How to grow sweet peppers from seed

How to grow peppers

All you need to know about sowing, caring for and harvesting sweet peppers, in our Grow Guide.

A table displaying which months are best to sow, plant and harvest.
Jan Feb Mar Apr May Jun Jul Aug Sep Oct Nov Dec
Sow
Sow

Do Sow in January

Do Sow in February

Do Sow in March

Do Sow in April

Do not Sow in May

Do not Sow in June

Do not Sow in July

Do not Sow in August

Do not Sow in September

Do not Sow in October

Do not Sow in November

Do not Sow in December

Plant
Plant

Do not Plant in January

Do not Plant in February

Do not Plant in March

Do not Plant in April

Do Plant in May

Do Plant in June

Do not Plant in July

Do not Plant in August

Do not Plant in September

Do not Plant in October

Do not Plant in November

Do not Plant in December

Flowers
Flowers

Plant does not flower in January

Plant does not flower in February

Plant does not flower in March

Plant does not flower in April

Plant does flower in May

Plant does flower in June

Plant does flower in July

Plant does not flower in August

Plant does not flower in September

Plant does not flower in October

Plant does not flower in November

Plant does not flower in December

Fruits
Fruits

Plant does not fruit in January

Plant does not fruit in February

Plant does not fruit in March

Plant does not fruit in April

Plant does not fruit in May

Plant does fruit in June

Plant does fruit in July

Plant does fruit in August

Plant does fruit in September

Plant does not fruit in October

Plant does not fruit in November

Plant does not fruit in December

Harvest
Harvest

Do not Harvest in January

Do not Harvest in February

Do not Harvest in March

Do not Harvest in April

Do not Harvest in May

Do Harvest in June

Do Harvest in July

Do Harvest in August

Do Harvest in September

Do not Harvest in October

Do not Harvest in November

Do not Harvest in December

Sweet peppers are easy to grow yourself. While large bell peppers are most commonly grown, you can venture into new pepper-growing territory by choosing from a range of varieties.

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All sweet peppers come from the species Capsicum annum, which is the same species as most commonly grown chillies. Ultimately, chillies and peppers are grown in the same way, so if you can grow chillies, you should have no problem growing pepper.

How to grow peppers

Grow peppers in moist but well-drained soil in a warm, sunny spot, ideally under cover such as in a greenhouse. Peppers need a long season to grow, so it’s best to sow seed as early as January in moist, peat-free multi-purpose compost, and keep in a heated propagator under a growing light, to prevent seedlings going leggy (sow seed in March if you don’t have a heated propagator). Pot on into individual pots when the first true leaves appear. Keep potting on if growing in pots or plant out into the greenhouse when night temperatures exceed 10ºC – ensure the soil or compost is free-draining. Feed weekly with a high potash fertiliser once plants have started flowering, and harvest peppers as and when they ripen.

More on growing peppers:

Find detailed advice on sowing, growing and harvesting peppers, below.


How to sow pepper seed

Growing peppers - sowing pepper seed
Growing peppers – sowing pepper seed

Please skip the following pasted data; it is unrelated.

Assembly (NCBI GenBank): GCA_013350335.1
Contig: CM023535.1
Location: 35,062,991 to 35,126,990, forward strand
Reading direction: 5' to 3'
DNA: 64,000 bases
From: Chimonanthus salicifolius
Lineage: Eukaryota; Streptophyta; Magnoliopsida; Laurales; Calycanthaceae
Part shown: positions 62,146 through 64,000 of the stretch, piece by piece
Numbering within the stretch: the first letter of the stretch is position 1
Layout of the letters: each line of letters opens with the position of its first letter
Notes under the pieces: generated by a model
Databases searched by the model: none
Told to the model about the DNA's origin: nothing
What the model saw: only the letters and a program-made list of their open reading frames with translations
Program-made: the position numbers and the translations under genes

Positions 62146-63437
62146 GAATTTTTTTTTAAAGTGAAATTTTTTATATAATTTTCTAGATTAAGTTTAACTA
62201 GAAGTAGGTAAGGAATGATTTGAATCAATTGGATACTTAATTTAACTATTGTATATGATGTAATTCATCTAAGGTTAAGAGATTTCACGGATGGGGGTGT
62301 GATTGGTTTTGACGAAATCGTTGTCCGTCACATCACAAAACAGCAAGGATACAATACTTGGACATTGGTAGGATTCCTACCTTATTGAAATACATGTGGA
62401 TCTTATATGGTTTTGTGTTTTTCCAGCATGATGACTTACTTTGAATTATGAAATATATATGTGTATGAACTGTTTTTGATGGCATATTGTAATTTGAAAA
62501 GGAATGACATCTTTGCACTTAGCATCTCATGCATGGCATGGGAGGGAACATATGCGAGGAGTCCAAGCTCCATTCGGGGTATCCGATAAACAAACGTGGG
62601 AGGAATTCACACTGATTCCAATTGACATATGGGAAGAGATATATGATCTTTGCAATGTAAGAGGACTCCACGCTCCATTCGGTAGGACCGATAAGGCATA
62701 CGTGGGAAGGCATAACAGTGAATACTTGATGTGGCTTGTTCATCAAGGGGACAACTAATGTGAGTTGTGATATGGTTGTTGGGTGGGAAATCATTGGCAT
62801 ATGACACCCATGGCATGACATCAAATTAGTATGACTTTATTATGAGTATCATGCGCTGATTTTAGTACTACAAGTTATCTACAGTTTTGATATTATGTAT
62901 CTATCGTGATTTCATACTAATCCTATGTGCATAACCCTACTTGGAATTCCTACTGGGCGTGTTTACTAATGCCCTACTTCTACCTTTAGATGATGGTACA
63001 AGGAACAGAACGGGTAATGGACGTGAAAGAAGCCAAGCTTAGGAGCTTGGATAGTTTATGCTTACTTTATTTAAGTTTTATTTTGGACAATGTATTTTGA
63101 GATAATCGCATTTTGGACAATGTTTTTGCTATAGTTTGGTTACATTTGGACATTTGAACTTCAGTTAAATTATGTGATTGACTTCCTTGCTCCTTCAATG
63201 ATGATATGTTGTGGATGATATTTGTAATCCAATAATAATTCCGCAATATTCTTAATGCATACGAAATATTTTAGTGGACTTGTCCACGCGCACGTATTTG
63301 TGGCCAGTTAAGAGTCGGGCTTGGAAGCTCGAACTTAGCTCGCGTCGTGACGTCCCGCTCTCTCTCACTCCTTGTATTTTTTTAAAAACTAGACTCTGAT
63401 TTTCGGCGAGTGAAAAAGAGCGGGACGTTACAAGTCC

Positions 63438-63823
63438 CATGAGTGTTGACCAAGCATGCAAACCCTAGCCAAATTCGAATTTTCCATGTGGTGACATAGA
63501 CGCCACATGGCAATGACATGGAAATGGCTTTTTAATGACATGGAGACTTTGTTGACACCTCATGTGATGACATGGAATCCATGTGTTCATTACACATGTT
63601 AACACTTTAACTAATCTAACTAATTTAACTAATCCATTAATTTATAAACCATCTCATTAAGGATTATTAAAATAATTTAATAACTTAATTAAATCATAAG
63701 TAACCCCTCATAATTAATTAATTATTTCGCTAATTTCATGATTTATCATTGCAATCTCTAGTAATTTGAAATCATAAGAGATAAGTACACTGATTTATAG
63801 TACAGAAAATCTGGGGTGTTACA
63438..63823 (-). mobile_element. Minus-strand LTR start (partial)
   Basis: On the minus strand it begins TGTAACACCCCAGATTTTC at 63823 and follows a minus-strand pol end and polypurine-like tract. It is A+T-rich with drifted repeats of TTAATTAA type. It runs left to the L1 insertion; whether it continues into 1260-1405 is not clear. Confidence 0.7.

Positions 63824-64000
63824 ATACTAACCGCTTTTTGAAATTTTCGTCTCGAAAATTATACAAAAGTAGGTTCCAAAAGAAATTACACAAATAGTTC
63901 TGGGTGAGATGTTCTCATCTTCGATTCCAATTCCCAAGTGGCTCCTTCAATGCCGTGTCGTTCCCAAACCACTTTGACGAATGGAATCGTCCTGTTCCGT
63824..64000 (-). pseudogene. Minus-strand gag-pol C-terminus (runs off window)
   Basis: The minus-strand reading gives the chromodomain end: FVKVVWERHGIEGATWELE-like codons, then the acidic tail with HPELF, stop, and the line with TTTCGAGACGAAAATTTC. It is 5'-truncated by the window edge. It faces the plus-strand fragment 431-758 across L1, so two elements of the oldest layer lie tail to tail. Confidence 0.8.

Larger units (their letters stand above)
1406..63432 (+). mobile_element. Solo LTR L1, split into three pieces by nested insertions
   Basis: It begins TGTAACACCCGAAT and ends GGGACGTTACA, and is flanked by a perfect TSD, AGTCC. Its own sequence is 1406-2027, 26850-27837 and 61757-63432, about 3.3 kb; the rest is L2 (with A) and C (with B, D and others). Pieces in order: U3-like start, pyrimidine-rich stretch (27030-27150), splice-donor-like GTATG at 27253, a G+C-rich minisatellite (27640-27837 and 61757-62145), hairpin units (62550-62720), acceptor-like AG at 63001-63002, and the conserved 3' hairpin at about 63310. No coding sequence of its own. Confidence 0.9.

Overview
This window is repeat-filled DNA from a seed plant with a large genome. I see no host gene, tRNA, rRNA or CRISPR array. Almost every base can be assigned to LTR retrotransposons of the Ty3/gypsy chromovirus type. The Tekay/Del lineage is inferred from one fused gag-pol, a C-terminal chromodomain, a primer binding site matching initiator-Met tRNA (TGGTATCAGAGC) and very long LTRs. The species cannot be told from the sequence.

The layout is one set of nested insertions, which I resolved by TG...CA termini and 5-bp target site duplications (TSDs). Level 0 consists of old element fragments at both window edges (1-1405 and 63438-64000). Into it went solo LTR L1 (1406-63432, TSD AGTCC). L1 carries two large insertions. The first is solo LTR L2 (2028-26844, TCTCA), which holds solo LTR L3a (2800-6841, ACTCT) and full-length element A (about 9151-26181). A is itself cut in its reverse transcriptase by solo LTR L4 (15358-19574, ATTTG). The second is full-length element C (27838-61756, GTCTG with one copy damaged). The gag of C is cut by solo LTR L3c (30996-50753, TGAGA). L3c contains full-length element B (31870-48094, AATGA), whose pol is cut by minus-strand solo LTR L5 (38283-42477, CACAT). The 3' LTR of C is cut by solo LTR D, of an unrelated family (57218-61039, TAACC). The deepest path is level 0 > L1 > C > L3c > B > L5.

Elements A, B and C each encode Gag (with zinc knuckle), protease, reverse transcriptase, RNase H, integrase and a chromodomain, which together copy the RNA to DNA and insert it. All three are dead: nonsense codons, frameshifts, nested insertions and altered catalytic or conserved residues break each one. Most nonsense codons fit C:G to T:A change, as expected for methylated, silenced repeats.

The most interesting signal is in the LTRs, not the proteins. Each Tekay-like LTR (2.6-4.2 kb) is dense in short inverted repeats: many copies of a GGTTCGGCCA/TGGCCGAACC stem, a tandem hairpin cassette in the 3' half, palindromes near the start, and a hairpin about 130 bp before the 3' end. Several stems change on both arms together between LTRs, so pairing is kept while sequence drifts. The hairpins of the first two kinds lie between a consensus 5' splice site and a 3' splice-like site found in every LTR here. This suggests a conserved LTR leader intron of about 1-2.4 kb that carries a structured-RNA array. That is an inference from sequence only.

Sow pepper seed indoors as early as January if you have a heated propagator, or from March if you don’t. Transplant seedlings into individual 7.5cm pots, when the first true leaves appear. Eventually, plant into the ground or individually in 30cm pots of peat-free, multi-purpose compost. If growing your peppers outside, wait until all risk of frost has passed before moving them to their final growing positions.


How to care for peppers

How to grow peppers - feeding peppers
How to grow peppers – feeding peppers

Once planted out, peppers require very little attention. Pinch out the growing tips when plants are about 20cm tall to encourage bushy growth. Tall varieties may need staking.

Water your pepper plants little and often. As soon as the first flowers appear, feed weekly with a high-potash liquid fertiliser such as tomato feed.

In hot weather, mist pepper plants to increase humidity and deter red spider mites.


Harvesting peppers

harvesting-sweet-peppers-2

Peppers are ready to pick from late summer. Pick them when they’re green or leave them to ripen (most varieties ripen to red or yellow), to develop a sweeter flavour. Keep feeding plants with a high potash fertiliser to promote fresh flower growth (and therefore more peppers).


Preparing and cooking peppers

To prepare a sweet pepper, remove the seeds and stalk. Slice to eat raw in salads, or add to ratatouille and stir-fries.


How to store peppers

How to grow peppers - how to store peppers
How to grow peppers – how to store peppers

Sweet peppers are best eaten fresh. They will store for a few days in the fridge. If you have a glut of peppers, you can use them in chutneys or soups and sauces, which can then be frozen.


Growing peppers: problem solving

Protect young plants from slugs and snails. Watch out for blossom-end rot and grey mould. These are caused by erratic watering so make sure you water consistently. Red spider mite can be prevented by regular misting, while a soapy spray should despatch whitefly.


Pepper varieties to try

How to grow peppers - sweet pepper 'Banana'
How to grow peppers – sweet pepper ‘Banana’
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  • ‘Carnival Mix’ – large quantities of good-sized, succulent red, orange, yellow, green and purple-black fruits
  • ‘Gypsy’ – produces lots of sweet, well-flavoured fruits that turn orange to red on maturity. Will fruit outdoors
  • ‘Mohawk’ – a strong grower that produces plenty of small, sweet green fruits that ripen to orange
  • ‘Sweet Banana’ – a banana-shaped variety with yellow fruit that matures to green. Gentle spicy flavour. Best grow in a greenhouse.